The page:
freed him from observation, he turned, and made for Narragansett Bay, an attack on which, in support of an American land force, had been concerted between him and Washington. On the 29th he anchored three miles south of Rhode Island, and there awaited a suitable moment for forcing the entrance.

Narragansett Bay contains several islands. The two largest, near the sea, are Rhode Island and Conanicut, the latter being the more westerly. Their general direction, as that of the Bay itself, is north and south; and by them the entrance is divided into three passages. Of these, the eastern, called Seakonnet, is not navigable above Rhode Island. The central, which is the main channel, is joined by the western above Conanicut, and thus the two lead to the upper Bay. The town of Newport is on the west side of Rhode Island, four miles from the main entrance.

On the 30th of July, the day after the French fleet had arrived, two of its ships of the line, under command of the afterwards celebrated Suffren, went up the western channel, anchoring within it near the south end of Conanicut. One of them, as she passed, was hulled twice by the British batteries. At the same time, two frigates and a corvette entered Seakonnet; whereupon the British abandoned and burned a sloop of war, the Kingfisher, 16, and some galleys there stationed. The British general, Sir Robert Pigot, now withdrew his detachments from Conanicut, after disabling the guns, and concentrated the bulk of his force in the southern part of Rhode Island and about Newport. Goat Island, which covers the inner harbour of the town, was still occupied, the main channel being commanded by its batteries, as well as by those to the north and south of it upon Rhode Island. On the 5th of August, Suffren's two ships again got under way, sailed through the western passage, and anchored in the main channel, north of Conanicut; their former positions being taken by two other ships of the line.1 The senior British naval officer, seeing retreat cut off both north and south, now destroyed those ships of war2 which could not enter the inner harbour, sinking two between Goat and Rhode Islands, to prevent any enemy passing there. Five transports also were sunk north of Goat Island, between it and Coaster's Harbour, to protect the inside anchorage in that direction. These preliminary operations cost the British five frigates and two sloops, besides some galleys. Guns and ammunition taken from them went to increase the defences; and their officers and crews, over a thousand in number, served in the fortifications.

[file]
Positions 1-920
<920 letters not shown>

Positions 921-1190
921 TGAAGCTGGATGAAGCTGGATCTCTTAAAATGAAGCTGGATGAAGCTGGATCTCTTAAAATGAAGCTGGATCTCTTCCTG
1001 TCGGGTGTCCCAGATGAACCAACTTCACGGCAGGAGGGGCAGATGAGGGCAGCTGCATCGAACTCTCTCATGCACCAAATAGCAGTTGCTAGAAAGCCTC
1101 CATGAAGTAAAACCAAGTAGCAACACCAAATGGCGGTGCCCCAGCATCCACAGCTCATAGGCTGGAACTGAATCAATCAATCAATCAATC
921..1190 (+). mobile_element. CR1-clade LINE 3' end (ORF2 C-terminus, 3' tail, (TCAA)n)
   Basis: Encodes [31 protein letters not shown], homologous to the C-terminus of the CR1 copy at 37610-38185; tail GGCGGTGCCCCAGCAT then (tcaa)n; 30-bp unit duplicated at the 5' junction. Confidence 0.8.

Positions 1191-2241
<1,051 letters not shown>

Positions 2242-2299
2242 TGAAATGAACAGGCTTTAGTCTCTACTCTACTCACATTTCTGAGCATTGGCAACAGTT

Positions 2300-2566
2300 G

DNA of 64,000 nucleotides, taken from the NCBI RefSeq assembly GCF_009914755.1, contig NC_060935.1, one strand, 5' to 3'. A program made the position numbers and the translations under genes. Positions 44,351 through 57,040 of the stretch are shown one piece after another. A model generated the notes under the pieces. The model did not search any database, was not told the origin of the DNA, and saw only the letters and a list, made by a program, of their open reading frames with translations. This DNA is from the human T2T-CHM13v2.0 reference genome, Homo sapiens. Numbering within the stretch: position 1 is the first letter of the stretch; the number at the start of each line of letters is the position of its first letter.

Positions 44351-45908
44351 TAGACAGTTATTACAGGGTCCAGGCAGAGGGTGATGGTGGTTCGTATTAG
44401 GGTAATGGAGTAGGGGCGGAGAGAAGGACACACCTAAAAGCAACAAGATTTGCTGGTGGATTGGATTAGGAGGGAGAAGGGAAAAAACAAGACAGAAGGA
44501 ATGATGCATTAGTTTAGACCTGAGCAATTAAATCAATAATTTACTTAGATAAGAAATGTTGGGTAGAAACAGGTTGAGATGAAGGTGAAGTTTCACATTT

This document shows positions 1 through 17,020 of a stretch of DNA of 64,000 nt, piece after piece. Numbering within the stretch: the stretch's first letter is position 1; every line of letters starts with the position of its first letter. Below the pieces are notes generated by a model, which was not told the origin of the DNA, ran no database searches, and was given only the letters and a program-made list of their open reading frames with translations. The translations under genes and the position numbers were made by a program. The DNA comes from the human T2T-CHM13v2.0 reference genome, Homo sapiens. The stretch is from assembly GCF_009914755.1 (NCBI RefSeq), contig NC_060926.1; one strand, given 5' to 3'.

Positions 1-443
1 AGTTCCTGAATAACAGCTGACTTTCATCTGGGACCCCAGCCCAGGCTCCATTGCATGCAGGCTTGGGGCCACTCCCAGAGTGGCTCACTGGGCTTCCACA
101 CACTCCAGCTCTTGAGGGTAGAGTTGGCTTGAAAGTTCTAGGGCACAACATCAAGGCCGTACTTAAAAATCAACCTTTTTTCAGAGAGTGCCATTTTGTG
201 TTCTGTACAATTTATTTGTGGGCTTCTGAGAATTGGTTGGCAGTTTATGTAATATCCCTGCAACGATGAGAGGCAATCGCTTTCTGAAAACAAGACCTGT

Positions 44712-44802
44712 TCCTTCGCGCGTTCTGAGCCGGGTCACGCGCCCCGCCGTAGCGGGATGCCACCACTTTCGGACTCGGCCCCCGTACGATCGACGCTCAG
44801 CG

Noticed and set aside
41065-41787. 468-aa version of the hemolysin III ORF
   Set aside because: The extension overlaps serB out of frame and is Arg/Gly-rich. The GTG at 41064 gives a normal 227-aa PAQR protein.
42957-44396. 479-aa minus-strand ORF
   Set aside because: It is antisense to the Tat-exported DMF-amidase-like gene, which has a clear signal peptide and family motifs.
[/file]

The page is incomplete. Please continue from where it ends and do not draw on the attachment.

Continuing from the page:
On the 8th of August the eight remaining French ships of the line ran the batteries on Rhode and Goat Islands, anchoring above the latter, between it and Conanicut, and were rejoined there by the four previously detached to the western passage. Ten thousand American troops having by this time crossed from the mainland to the northern part of Rhode Island, d'Estaing immediately landed four thousand soldiers and seamen from the fleet upon Conanicut, for a preliminary organisation; after which they also were to pass to Rhode Island and join in the operations. For the moment, therefore, the British garrison, numbering probably six thousand men,3 was hemmed in by vastly superior forces, by land and by water. Its embarrassment, however, did not last long. On the following morning Lord Howe appeared and anchored off Point Judith, seven miles from the entrance to the Bay, and twelve from the position then occupied by the

1 These four ships were among the smallest of the fleet, being one 74, two 64's, and a 50. D'Estaing very properly reserved his heaviest ships to force the main channel.

'Flora, 32; Juno, 32; Lark, 32; Orpheus, 32; Falcon, 16.

'I have not been able to find an exact statement of the number; Beatson gives eight regiments, with a reinforcement of five battalions.